US Senators Introduce Social Media Privacy And Consumer Rights Act

How Europe's New Privacy Rules Favor Google and Facebook

New EU Privacy Rules to Aid Google, Facebook: WSJ

Over the next few weeks, WhatsApp will ask European users to confirm they are 16 or older as part when they accept its terms of service.

The service now doesn't request much user data and, according to a blog post, it doesn't plan to ask for any new rights so it can collect more personal information.

Now, the reason this may be of some interest to local users is that The Protection Of Personal Information Act (POPI) will bring South Africa in line with worldwide standards for the collection, recording, and storage of personal information - including the GDPR.

The age limit will remain at 13 years in the rest of the world, as is the case with most social media apps including Snapchat and Twitter.

At the moment, Snapchat, YouTube, Instagram, Twitter and Musical.ly are sticking with their minimum age limit of 13.

However, it is not clear how the free messaging service will check the given age or it will be checked given the limited data request and held by the service.

The GDPR comes into force across the European Union in May, promising a new degree of transparency from data controllers on the way they process people's data. Twitter is also giving users more control over how it shares certain non-public data.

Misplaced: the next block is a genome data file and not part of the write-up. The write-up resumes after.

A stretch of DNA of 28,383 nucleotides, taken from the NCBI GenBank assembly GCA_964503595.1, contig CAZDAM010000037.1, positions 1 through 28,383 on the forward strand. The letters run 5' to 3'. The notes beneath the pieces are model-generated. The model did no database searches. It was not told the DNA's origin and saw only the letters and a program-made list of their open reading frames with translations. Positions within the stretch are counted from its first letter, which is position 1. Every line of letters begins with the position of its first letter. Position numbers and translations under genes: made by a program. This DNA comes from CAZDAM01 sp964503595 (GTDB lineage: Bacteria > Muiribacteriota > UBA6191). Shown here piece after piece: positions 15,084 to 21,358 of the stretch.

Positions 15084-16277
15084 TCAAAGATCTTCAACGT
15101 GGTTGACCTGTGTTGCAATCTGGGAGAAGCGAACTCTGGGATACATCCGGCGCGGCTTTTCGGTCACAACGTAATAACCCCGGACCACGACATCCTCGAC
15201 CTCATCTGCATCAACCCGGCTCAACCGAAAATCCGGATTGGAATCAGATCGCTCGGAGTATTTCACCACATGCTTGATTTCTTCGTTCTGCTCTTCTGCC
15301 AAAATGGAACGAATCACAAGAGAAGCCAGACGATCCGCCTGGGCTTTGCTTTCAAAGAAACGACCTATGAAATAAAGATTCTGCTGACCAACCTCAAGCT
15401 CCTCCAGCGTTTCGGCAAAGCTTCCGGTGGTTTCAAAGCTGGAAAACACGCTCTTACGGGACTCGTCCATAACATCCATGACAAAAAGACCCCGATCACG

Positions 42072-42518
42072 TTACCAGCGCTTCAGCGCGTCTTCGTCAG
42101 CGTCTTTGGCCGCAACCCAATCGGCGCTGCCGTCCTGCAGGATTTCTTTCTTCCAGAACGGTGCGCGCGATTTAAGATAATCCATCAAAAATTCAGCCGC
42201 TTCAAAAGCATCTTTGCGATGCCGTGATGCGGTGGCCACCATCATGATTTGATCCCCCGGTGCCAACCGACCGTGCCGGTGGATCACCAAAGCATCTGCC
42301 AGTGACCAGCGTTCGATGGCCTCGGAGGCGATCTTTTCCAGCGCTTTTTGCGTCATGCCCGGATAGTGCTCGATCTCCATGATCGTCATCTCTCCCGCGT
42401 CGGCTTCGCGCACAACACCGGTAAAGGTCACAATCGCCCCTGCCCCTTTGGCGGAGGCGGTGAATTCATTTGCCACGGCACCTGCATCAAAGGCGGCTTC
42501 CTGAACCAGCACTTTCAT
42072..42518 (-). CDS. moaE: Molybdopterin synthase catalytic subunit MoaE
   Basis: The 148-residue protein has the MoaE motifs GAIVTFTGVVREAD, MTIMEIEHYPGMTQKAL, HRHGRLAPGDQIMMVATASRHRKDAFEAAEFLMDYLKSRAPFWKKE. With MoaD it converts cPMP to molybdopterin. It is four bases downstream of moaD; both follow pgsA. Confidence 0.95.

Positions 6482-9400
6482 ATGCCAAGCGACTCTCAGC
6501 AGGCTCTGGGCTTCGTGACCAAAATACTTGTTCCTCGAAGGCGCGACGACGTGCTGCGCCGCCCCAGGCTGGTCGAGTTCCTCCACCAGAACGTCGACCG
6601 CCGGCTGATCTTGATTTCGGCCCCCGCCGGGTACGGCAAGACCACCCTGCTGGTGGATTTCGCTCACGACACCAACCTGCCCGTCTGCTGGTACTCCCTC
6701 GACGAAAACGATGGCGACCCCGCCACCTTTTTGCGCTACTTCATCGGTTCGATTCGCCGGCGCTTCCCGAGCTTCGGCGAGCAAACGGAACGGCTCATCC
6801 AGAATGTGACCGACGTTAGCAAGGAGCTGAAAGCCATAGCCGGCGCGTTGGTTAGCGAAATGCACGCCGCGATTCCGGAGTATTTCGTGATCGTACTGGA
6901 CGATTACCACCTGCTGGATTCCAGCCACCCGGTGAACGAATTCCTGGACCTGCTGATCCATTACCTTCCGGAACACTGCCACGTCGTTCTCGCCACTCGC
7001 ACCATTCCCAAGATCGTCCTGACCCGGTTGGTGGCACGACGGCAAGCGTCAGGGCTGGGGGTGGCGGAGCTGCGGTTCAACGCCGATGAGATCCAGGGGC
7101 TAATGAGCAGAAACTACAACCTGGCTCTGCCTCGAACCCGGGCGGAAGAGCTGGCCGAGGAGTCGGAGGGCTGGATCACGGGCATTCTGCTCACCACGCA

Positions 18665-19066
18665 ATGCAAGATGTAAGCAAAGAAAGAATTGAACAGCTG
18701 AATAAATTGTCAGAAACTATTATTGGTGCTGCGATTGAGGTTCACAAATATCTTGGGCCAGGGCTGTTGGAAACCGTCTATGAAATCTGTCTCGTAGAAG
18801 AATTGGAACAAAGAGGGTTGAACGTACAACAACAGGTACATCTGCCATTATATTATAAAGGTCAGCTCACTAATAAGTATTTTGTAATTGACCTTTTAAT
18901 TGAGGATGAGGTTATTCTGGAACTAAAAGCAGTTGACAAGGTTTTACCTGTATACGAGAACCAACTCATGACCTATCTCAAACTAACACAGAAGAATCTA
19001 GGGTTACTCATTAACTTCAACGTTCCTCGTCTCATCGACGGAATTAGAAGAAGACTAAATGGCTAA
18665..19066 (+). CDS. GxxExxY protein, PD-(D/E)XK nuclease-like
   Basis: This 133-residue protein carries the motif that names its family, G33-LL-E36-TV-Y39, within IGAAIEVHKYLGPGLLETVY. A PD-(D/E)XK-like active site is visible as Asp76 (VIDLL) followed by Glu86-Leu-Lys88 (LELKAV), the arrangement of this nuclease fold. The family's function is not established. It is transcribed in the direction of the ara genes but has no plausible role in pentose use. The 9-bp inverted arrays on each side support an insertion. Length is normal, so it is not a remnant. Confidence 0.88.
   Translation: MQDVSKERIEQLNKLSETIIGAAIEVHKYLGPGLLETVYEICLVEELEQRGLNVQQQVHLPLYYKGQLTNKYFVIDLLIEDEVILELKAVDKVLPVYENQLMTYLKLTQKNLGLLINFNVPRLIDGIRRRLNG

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If they don't do this, they won't see a fully personalized version of the site. "The new world we are living in caused these rule changes".

The researcher, Aleksandr Kogan, invented an app called "This is Your Digital Life" in 2014 that invited Facebook users to log in via Facebook and answer personality and demographic questions in exchange for $4.

Tech giants including Apple, Inc. plan to give people in the United States and elsewhere the same privacy protections and rights that Europeans will gain post-GDPR.

Experts say that this decision of WhatsApp was made to comply with General Data Protection Regulation which will come into the force on the 25th of May in Europe.

WhatsApp has assured users that the company does not use information in the same way Facebook does.

Google says that it, too, is applying the same privacy standards globally across its many online services, although as with Facebook there may be minor variations in how these standards are applied.

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